By Carol Lloyd, Executive Editor
It happened to me, just as it happens to just about every parent that ever lived. By the time the baby arrives bawling and purple by way of a body fatigued to the point of madness and despair: the miracle of love arrives along with it.
Then came those first days and weeks and months, that have stretched to years and decades of toil, effort, exertion, and yes, drudgery in the guiding of those two tiny babies towards adulthood. Somehow miraculously, the miracle persists.
As one grandma put it when she cornered me with a screaming toddler in a crowded grocery line: “It’s the hardest job you’ll ever love.”
In his recent report on what social scientists have dubbed “the IKEA effect,” NPR science correspondent Shankar Vedantam began with a personal anecdote about a friend who spends his free time caring for two huge misbehaving dogs that bark, get into fights, and otherwise make him unpopular with his neighbors, asking: “Does he do all this work for the dogs because he loves the dogs, or does he love the dogs because he does all this work for them? Most of the time we think that when we love something it leads to labor, but is it possible that labor leads to love?”
Turns out, recent research has confirmed Vedantam’s hunch: labor can indeed lead to love. People actually feel more love and appreciation for the self-assembled products from IKEA (however lopsided that hutch turned out) than those same products assembled by a professional.
Of course, my lovely daughters are neither Vallvik TV units nor Selje nightstands. And I’m among those immune to the IKEA effect when it comes to cobbling together a Malm desk: there’s no love lost between me and DIY assembly.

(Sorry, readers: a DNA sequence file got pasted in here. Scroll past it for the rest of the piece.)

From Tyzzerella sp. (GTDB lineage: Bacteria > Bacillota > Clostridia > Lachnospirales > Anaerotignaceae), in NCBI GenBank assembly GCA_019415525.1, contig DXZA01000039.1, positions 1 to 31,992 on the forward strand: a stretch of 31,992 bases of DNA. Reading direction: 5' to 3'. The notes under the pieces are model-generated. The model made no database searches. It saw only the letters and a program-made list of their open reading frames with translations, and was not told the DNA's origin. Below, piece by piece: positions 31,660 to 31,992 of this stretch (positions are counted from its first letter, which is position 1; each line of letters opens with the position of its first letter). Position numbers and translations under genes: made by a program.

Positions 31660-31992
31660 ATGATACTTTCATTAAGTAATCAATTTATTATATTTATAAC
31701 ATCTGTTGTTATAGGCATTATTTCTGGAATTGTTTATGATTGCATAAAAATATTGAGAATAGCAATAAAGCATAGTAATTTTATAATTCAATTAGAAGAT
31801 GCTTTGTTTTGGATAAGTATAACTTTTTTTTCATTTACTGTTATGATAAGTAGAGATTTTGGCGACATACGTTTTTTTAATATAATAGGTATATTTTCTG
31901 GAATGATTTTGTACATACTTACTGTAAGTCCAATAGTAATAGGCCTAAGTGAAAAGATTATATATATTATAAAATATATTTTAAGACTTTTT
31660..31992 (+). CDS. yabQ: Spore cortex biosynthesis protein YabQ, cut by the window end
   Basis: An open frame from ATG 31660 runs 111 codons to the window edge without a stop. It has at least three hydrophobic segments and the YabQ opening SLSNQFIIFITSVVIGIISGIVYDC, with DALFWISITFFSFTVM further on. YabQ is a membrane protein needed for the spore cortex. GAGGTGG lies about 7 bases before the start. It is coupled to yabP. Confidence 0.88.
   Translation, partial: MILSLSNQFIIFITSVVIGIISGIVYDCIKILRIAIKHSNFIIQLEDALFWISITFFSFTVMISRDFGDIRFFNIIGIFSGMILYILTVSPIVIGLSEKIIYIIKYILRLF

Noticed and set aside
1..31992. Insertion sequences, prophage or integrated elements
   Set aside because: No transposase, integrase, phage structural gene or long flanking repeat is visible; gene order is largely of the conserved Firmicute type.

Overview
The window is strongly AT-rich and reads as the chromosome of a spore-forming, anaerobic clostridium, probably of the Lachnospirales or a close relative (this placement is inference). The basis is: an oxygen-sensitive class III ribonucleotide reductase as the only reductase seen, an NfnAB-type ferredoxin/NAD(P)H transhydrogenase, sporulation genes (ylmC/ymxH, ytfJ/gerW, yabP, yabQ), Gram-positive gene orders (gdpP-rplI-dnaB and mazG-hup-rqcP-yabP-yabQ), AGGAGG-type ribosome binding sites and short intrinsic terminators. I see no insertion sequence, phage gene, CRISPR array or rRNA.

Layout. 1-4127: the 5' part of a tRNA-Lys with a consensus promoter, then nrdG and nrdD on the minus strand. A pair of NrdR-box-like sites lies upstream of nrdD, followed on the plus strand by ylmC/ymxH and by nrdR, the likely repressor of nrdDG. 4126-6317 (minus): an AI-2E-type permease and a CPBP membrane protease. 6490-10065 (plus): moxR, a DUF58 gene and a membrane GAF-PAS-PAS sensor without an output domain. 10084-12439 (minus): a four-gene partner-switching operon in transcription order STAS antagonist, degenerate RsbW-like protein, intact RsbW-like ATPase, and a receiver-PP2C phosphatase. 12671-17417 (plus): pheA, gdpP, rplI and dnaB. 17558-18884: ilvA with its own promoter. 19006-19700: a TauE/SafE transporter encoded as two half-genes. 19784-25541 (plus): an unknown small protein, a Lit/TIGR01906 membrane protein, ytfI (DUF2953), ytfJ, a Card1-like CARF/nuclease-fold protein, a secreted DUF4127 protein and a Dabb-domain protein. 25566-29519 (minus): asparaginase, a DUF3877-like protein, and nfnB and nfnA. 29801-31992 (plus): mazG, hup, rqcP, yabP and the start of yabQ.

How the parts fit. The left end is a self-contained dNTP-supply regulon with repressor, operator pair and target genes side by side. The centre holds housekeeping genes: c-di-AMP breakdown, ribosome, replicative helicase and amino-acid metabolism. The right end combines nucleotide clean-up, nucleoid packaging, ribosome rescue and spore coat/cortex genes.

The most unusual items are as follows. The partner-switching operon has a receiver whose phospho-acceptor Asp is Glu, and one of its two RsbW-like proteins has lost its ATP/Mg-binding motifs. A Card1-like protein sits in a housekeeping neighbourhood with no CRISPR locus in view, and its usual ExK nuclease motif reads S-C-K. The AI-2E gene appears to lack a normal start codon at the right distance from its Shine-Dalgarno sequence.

But the labor = love equation illuminates the miracle of child love – and it also explains parents' natural delusional perspective on their children’s charms, potential, and skills. Indeed, it’s no miracle at all, but it's still sublime. Effort and work ignites imagination, emotions, and makes us care. This laborious non-miracle of love sets our relationships to our children apart from most others. After all, in the beginning, their 24/7 needs transform the caregivers in profound ways. The repugnant becomes normal. The mundane, fascinating. The predictable, hilarious. The simple, exalted. Ordinary people become heroes of sleep deprivation and sacrifice – if only for a few months.
That the residue of that labor lasts a lifetime is a telling testament to the human heart. For some, this may be a prosaic explanation for why we love our kids so much, but I find it remarkable: that our exertions can transform our feelings. It’s also a great lesson to impart to our children: that putting nose to the grindstone can unlock a kind of deep satisfaction.
Recently, my daughters and I watched First Position, a documentary about young aspiring ballet dancers preparing for an international competition. As a former dancer, I'm not a huge fan of ballet – especially for little girls, many of whom can’t help but become fixated on staying unhealthily thin. And the film featured more than one stage mother, tilting just this side of the Toddlers and Tiaras windmill. But some of these kids had experienced what all children need to experience, that our “general ed for the general public, fill-in-the-blanks” schools sometimes fail to emphasize: that intense effort itself can breed passion and love, loose screws and all.